Letter from a Chevalier to a Lady of No Quality

Dear Lady Who Was Sitting in the Middle of Row E at the Polish Baltic Philharmonic Orchestra’s All-Beethoven Concert, Enlow Recital Hall, Kean University, Hillside, New Jersey, February 6, 2016, between 7:30 and 9:30 pm:

I think it’s really cool that you brought your three young children to an orchestral performance, I really do. Audiences for classical music are starting to dwindle nowadays, and if classical music is to survive, it needs the support of the younger generation–like your three delightful little children.

But still, I would like to point out to you that

There is no talking during a classical performance.

Let me rephrase that.

Speaking is not allowed during the performance.

Or as Yoda might say.

Not allowed is speaking during a classical concert.

Speaking during the performance is, in short, verboten.

No, you cannot speak for any reason. Not softly. Not in a whisper. No, you cannot muffle the noise you’re making as you speak by making other kinds of noise, like unwrapping candy or shuffling loudly in your seat. I know this sounds mean-spirited and pedantic, but you cannot even engage your children in a Socratic dialogue about the performance itself, e.g., asking sweetie whether she “likes” the D Major Violin Concerto, or asking, out loud, after the first movement of the Fifth Symphony, whether “that’s it.” (It wasn’t.)

No, you cannot point out during the Egmont Overture that the curly metal instrument is a French horn (though it was), or interrupt a cadenza of the violin concerto to verbalize the fact that the violinist is “really good” (however true that may have been). Counter-intuitive as this may sound, a concert hall is not the place for a music lesson.  It’s a place where people listen to and watch the performance following the adult rule of shutting the hell up while it’s taking place.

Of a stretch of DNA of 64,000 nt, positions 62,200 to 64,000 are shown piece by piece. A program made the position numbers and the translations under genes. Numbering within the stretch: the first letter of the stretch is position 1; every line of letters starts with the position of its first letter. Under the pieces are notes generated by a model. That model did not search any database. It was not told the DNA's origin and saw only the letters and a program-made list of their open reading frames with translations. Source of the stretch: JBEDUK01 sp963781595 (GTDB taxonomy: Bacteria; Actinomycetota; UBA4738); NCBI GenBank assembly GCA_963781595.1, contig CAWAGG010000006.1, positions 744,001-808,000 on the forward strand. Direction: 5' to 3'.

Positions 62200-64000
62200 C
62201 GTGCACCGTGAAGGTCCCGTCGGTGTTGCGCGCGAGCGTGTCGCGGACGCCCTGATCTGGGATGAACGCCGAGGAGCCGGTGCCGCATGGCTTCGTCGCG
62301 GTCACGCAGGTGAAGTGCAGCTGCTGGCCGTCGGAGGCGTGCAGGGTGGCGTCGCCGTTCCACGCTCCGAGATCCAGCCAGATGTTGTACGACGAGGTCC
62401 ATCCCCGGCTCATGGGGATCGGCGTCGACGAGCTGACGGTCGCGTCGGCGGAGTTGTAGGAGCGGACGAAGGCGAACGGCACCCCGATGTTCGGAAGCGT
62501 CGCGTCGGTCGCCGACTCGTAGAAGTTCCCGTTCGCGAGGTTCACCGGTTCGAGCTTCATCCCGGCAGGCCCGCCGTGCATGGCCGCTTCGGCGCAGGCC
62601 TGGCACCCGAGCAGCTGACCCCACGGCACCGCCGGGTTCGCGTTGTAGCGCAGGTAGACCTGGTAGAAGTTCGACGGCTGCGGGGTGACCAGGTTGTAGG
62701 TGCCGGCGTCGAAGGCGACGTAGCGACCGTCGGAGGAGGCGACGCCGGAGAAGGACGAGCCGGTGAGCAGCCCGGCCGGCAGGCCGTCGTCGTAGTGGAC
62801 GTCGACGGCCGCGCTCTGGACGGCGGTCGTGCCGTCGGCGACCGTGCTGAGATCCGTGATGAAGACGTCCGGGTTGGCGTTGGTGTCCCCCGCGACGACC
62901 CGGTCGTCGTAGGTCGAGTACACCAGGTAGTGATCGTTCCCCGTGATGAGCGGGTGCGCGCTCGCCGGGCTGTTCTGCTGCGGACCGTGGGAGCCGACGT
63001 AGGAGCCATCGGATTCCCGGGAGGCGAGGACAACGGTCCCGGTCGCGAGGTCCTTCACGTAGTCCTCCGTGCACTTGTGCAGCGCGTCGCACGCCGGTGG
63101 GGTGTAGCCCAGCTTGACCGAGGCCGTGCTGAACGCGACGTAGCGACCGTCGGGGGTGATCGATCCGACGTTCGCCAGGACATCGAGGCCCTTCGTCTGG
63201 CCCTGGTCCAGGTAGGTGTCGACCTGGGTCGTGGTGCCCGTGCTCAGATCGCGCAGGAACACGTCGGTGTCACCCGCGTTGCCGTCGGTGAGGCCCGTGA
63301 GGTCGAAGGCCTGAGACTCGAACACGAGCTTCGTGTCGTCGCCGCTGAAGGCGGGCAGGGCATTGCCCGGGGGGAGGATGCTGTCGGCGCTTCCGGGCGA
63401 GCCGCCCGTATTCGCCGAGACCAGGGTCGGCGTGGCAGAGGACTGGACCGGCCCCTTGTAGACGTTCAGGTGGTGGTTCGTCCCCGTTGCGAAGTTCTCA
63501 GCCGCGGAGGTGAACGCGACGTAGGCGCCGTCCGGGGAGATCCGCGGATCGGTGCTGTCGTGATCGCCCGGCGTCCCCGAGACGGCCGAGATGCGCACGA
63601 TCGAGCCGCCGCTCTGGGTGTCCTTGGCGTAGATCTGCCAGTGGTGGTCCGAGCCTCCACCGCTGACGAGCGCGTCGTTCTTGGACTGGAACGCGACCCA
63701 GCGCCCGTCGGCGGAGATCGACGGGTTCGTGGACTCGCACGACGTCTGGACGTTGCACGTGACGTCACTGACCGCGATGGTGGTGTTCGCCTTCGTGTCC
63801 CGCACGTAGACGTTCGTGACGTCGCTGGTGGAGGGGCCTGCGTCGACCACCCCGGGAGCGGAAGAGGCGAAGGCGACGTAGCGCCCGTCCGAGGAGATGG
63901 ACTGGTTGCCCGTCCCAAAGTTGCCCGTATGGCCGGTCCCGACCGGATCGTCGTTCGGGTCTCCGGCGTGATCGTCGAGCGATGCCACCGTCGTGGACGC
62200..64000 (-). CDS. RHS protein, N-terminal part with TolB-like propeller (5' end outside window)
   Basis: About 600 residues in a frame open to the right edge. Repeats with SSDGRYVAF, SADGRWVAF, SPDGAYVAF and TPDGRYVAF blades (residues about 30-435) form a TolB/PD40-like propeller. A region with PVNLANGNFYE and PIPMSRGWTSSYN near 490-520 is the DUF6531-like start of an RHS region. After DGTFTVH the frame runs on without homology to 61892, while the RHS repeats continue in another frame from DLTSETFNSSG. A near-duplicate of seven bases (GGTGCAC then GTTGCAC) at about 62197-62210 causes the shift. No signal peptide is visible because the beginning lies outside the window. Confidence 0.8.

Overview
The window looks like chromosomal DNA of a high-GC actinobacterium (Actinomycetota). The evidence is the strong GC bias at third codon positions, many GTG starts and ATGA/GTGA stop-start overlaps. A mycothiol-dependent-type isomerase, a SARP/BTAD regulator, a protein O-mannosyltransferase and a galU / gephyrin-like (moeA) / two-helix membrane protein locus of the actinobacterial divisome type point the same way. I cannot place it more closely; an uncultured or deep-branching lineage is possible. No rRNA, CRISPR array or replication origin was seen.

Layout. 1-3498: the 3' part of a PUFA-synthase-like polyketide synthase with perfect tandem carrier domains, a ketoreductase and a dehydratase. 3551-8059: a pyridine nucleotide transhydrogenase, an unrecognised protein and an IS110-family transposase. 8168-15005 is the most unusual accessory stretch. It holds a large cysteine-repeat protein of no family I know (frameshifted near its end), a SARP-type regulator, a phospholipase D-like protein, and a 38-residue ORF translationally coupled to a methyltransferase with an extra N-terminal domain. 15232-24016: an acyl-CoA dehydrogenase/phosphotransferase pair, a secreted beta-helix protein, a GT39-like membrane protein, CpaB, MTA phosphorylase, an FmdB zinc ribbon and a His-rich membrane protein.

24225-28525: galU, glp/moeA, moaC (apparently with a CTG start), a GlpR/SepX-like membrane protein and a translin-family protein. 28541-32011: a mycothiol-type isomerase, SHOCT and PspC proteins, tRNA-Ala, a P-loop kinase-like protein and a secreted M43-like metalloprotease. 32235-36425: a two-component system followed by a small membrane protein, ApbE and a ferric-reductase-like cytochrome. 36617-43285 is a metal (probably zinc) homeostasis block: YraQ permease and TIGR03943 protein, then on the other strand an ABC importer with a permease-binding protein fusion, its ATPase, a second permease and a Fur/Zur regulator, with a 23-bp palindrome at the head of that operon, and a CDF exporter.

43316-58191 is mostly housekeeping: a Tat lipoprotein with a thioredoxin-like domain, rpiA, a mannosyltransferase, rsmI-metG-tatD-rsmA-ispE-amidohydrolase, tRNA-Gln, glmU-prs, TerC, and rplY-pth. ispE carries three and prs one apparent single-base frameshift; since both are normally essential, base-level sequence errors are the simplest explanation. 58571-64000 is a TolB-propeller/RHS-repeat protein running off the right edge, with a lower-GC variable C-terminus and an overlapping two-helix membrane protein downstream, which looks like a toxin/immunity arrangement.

Ahem. Look, the truth is that I’m actually a pretty nice guy. My ex’s tell me I’m a little rough around the edges, a little quick to spew hate (rancor, bile…) in all directions, but deep inside–a perfectly nice guy. I just, really, really like Beethoven. I like to hear it performed. I like to hear it performed. I like to hear it performed. Is that too much to ask?

I’m not saying, “Don’t talk to your kids.” No, not at all. I’m not even saying, “Don’t talk to your kids about Beethoven.” Who am I to dictate how you raise your kids, or what to say to them? Say whatever you want to them. I mean, what do I know? I don’t even have kids. I don’t like kids. Actually, I hate kids. And it’s not like I’m against kids or anything. Kids are important. As Shakespeare once put it, “the world must be peopled.” And kids are a big part of that. (By the way, don’t talk during Shakespeare, either.)

My point is, there are so many places where you can talk to your kids–the local park, your house, a sports bar, etc. You can even play Beethoven while you do it. It’s just that a concert hall is not one of those places, at least not during the performance. Kids are great, but that doesn’t mean they’re entirely portable.

So I just want to make a request. Please don’t do this again. If you want to see a classical concert, please please keep quiet during the performance. Seriously. If the kids are the issue, just leave them at home. Because if we end up at another concert together, and you repeat last night’s behavior, I’m going to have to khawajaenate you. And your little kids, too. You don’t know what that means? Don’t make me show you.

Yours truly,

The Khawajaenator

Ordre des Artes et des Lettres de New Jersey

3 thoughts on “Letter from a Chevalier to a Lady of No Quality

  1. We’ve discussed this before. Concert halls should adopt the policy of the Alamo Drafthouse theaters and eject anyone who talks after one warning. It might also help if they prefaced concerts with things like these: